Bagle variant spreads on the quiet

Anti-virus software companies are again warning e-mail users about the latest version of the Bagle virus, which is spreading on...

Anti-virus software companies are again warning e-mail users about the latest version of the Bagel virus, which is spreading on the internet through infected e-mail messages and targeting machines running the Microsoft Windows operating system.

Bagle.U is the 21st version of an e-mail worm that first appeared in January. Unlike earlier versions of the worm, the latest variant eschews tricky subject lines or enticing messages, hiding in a file attachment to otherwise blank e-mail messages.

Once opened, Bagle.U opens a back door to infected systems, mails copies of itself to e-mail addresses it steals from the user's computer.

Thousands of copies of the Bagle variant were first spotted on Friday, following what is believed to be an initial e-mail "seeding" of the virus,  said iDefense, an information technology security services company.

Network Associates' Antivirus Emergency Response Team (Avert) rated Bagle.U a "medium" threat.

Anti-virus company F-Secure rated the latest version of Bagle a "level 2" threat, indicating "large infections".

The virus code is contained in an executable (.exe) format file with a randomly generated name. Users must double click on the file to open it. Also, many organisations block e-mail containing executable files from reaching users' inboxes.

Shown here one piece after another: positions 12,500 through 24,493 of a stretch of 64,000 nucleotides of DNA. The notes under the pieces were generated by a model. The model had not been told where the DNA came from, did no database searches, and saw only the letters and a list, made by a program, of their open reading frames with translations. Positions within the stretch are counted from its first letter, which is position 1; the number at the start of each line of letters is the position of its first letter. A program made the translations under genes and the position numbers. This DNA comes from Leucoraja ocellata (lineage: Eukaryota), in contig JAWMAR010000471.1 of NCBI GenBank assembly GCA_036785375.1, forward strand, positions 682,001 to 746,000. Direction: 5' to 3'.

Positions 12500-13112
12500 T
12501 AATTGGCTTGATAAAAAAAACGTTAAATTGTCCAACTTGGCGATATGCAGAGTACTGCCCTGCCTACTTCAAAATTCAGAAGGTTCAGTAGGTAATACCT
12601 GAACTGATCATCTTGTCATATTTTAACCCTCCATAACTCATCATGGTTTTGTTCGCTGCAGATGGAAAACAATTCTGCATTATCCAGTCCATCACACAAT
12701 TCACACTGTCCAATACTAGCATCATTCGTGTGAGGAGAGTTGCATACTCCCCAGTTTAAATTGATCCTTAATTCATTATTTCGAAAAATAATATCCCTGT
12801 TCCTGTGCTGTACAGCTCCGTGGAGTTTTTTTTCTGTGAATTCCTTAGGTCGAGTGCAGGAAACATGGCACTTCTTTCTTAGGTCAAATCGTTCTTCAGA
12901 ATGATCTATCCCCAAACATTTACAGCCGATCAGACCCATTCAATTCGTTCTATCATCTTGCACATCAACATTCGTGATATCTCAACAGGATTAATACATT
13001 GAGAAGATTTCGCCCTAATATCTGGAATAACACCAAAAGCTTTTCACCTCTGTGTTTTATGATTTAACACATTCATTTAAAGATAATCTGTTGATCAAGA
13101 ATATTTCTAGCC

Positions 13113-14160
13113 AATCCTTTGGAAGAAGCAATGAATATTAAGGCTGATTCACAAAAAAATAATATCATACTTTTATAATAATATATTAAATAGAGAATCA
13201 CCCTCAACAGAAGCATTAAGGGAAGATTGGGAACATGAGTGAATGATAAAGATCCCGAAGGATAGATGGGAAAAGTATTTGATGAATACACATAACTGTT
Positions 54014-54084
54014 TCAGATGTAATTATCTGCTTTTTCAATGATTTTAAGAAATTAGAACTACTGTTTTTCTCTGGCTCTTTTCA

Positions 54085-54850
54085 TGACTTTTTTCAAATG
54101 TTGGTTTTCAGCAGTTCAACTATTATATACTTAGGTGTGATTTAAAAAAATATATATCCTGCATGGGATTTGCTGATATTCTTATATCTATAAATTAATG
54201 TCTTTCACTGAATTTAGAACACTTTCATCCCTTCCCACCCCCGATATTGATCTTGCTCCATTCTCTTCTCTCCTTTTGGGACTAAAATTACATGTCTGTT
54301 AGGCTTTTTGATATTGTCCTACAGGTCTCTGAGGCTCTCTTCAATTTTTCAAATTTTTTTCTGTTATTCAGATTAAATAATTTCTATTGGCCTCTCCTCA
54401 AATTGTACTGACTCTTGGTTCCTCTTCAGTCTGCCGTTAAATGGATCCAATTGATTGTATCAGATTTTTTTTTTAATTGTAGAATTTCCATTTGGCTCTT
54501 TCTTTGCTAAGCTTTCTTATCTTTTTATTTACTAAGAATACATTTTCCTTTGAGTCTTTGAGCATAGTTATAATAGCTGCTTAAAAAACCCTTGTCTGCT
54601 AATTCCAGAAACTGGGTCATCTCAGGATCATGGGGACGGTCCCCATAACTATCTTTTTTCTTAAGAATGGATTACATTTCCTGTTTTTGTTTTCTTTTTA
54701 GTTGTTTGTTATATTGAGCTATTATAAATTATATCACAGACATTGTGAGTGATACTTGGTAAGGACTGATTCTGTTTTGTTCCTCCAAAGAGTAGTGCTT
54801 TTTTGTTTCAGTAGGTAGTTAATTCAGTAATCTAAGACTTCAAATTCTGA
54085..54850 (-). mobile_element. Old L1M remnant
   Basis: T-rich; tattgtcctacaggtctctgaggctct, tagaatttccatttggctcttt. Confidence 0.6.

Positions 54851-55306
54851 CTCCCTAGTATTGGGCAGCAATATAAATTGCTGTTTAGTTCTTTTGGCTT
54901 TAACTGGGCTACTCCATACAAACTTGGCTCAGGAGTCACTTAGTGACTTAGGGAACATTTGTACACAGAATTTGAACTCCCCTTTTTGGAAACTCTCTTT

Once launched, the Bagle worm installs itself on Windows systems, begins listening for instructions on communications port 4751 and connects to a website in Germany to report the identity of the infected machine to the worm's author.

Bagle is one of a series of worm families that have been plaguing e-mail users in recent months. Latest versions of Bagle, as well as MyDoom and NetSky have been surfacing almost daily since January, prompting a frenzy of activity among anti-virus researchers who must identify and develop antidotes for each variant.

Experts are at a loss to explain the recent proliferation of worms, although some have cited an apparent "war" between the authors of the Bagle and NetSky worms as the motivation for the release of many of the variants.

The latest is programmed to stop spreading on 1 January 2005. However, at least one anti-virus expert expected many new versions of Bagle to be released in the coming weeks.

Paul Roberts writes for IDG News Service

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